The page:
Friday, 28 December 2018

Godzilla: City On The Edge Of Battle (2018) - Movie Review narrowly defeating a Godzilla, only to discover that the original Godzilla is still alive and as monstrous as ever, humanity’s last stand on Earth is in a difficult spot. That is, until they discover a tribe of people on the planet, descendants of humanity, who offer aid and another chance to take down the god of monsters. Knowing the diminishing returns when it comes to sequels, I’ll admit that I wasn’t expecting much from this one after just liking the first one and not much more. But man, this follow-up comes in hard.

For a start, it gets deeper into the world-building of this future Earth, and the results are quite fascinating. It seems that, in the 20 millennia interim, the ecosystem of the planet has adapted to better suit what has become the dominant species: Godzilla. The plants and wildlife, if not outright derived from Godzilla himself, have gained the ability to channel electromagnetic energy same as the legendary monster, creating a landscape that is not only inhospitable to human life, but has been changed so drastically that it could prove impossible to reverse.

It’s a definitely genre-weird idea, but one with a surprising amount of grounding when put into perspective with our history as a species. Humanity may not be the strongest or the most intelligent species on this planet, but it remains the most dominant, to the point where the majority of the Earth’s surface has been altered to suit our needs. We were given very few biological advantages in comparison to other mammals, but key among what we do have is our ambition, our ability to see the potential in the stasis of nature. We became the dominant species not by working with nature, but by actively fighting against it, from predatory animals to communicable diseases.

From here, the film’s depiction of the parallel between Godzilla and the human race makes for some poignant statements, not the least of which being how Godzilla’s continued survival is down to him working with nature, unlike what we’ve done so far. And the stakes in regards to what we must do in order to fight back can get quite harrowing, delving into Black Mirror-esque territory in showing how technology could be the answer… but it would be at the cost of losing what makes us human. It’s a classic trope in survival fiction, the idea of having to lose one’s self to the monstrous in order to defeat it, as well as notions of becoming the monster itself.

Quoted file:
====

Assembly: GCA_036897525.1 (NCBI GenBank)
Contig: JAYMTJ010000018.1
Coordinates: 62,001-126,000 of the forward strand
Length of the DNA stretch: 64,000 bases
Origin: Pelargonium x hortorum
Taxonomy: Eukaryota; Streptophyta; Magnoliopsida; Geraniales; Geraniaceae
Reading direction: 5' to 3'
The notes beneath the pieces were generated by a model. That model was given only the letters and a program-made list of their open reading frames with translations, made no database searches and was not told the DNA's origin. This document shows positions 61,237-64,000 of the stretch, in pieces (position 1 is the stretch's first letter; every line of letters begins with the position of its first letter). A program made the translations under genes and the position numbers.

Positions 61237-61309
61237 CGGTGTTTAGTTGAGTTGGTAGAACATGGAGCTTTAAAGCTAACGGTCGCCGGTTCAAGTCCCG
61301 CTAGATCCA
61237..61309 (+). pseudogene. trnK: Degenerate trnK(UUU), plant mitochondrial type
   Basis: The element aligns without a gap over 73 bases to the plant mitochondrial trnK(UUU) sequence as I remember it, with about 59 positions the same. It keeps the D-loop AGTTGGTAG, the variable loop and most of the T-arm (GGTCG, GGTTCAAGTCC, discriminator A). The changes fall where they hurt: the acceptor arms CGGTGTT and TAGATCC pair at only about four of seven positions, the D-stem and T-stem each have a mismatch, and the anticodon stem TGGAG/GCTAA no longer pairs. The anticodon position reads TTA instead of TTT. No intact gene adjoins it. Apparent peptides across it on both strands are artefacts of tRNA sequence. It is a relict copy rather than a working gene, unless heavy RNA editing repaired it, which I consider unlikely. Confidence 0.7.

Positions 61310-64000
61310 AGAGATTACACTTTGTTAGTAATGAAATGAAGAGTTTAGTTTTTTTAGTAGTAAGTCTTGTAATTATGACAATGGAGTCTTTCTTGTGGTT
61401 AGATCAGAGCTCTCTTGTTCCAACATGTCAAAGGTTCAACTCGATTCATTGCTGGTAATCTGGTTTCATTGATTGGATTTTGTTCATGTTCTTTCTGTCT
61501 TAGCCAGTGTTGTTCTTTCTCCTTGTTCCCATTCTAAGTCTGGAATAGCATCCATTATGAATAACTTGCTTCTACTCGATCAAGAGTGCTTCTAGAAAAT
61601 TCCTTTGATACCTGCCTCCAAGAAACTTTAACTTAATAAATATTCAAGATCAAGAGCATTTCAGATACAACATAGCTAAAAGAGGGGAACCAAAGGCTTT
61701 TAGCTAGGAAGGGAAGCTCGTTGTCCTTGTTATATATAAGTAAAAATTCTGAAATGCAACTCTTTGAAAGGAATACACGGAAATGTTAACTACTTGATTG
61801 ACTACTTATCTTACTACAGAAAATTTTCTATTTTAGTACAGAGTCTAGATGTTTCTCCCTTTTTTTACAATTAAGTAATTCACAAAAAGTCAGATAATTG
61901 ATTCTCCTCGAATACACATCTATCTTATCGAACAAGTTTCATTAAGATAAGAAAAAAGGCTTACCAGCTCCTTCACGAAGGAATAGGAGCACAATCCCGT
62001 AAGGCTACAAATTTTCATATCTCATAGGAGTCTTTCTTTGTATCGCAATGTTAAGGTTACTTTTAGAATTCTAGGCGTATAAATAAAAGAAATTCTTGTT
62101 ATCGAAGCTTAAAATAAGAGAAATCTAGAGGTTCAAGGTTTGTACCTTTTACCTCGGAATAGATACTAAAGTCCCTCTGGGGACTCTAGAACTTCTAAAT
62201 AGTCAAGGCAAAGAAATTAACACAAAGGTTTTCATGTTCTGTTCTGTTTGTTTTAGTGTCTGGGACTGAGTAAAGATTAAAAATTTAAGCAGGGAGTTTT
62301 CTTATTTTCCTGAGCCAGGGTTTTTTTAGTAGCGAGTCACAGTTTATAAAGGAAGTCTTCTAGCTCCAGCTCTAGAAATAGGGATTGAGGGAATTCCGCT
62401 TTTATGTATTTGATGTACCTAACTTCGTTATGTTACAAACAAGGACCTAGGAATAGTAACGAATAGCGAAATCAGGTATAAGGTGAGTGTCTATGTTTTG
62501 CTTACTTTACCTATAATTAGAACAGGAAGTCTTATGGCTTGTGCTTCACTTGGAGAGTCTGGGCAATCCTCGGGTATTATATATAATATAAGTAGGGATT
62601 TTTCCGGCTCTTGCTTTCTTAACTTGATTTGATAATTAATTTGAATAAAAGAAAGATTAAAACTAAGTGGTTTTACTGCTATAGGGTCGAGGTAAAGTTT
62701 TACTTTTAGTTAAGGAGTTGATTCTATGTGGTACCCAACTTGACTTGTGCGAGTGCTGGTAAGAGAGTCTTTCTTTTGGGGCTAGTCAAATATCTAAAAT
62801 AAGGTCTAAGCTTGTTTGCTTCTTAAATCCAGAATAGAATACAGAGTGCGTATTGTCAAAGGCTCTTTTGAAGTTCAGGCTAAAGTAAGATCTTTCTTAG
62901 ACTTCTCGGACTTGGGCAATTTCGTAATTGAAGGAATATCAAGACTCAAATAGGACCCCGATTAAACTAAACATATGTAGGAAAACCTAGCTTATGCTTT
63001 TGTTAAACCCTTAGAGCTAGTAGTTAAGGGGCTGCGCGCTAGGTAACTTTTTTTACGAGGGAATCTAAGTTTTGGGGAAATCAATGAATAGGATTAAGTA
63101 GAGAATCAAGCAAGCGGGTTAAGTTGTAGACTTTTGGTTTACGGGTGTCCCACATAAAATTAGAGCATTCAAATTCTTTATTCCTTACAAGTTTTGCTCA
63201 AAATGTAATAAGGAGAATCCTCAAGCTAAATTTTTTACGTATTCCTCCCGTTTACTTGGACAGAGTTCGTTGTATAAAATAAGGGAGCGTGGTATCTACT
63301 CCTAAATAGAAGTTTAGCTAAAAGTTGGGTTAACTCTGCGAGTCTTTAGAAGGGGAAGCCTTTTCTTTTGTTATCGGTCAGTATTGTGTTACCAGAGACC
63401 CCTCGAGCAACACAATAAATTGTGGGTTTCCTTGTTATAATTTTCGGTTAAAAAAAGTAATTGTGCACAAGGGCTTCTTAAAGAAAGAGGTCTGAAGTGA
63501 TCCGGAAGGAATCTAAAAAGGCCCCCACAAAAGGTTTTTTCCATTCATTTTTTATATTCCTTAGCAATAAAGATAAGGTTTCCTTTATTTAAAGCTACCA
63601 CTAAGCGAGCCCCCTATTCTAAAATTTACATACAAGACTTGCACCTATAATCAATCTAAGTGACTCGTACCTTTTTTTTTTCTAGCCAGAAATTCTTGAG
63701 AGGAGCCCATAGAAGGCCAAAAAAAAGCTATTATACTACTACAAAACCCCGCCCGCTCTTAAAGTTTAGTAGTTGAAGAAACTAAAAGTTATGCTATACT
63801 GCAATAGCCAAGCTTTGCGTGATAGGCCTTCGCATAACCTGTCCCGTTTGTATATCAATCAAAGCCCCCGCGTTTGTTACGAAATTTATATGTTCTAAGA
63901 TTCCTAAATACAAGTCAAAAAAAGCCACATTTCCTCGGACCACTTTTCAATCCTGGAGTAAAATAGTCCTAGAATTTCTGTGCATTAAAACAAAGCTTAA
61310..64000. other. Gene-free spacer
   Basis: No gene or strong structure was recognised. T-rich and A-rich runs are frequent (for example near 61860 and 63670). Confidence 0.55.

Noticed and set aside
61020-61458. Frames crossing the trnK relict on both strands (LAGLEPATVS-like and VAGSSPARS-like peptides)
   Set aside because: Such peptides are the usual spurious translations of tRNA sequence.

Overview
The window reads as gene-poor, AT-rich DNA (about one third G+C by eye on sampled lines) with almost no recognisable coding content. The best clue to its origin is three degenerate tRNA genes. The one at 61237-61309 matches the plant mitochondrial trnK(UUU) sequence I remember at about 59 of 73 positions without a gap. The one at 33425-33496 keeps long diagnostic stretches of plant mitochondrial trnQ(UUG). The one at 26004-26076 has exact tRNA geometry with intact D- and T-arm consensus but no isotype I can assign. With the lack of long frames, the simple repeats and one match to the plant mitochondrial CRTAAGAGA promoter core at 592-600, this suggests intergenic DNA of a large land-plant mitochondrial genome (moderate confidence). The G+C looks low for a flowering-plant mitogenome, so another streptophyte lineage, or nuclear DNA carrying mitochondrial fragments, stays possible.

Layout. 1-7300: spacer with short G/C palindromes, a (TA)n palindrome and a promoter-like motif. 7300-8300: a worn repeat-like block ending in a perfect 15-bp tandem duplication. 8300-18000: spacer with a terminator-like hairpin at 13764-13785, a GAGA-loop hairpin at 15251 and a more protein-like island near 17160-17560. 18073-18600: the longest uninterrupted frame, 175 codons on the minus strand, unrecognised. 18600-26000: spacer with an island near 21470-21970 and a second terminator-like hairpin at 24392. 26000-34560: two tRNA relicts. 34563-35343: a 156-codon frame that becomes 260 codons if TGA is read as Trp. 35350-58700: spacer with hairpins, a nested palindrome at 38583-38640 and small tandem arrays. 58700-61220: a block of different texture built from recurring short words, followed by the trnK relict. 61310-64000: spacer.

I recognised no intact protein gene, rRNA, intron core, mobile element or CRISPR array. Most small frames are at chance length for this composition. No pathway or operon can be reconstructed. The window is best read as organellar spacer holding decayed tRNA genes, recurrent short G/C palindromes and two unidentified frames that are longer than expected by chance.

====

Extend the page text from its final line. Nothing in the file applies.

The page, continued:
All of this equals an exceptionally perilous situation, one where the last stand of humanity are stuck on an unforgiving planet that was once their own, faced against the impossibly strong forces of nature and being torn between their will to survive and their will to ascend to something higher, as externalised by the Exif and the Bilusaluda, the two alien species that mankind have allied themselves with. It’s a depiction of the quintessential kaiju vs. human conflict that unearths heavy philosophical and humanistic ideas, paying off the introductions made in Planet Of The Monsters in highly satisfying ways. The conclusion to this trilogy won’t come out until early 2019, but hot damn, am I looking forward to how this story ends.

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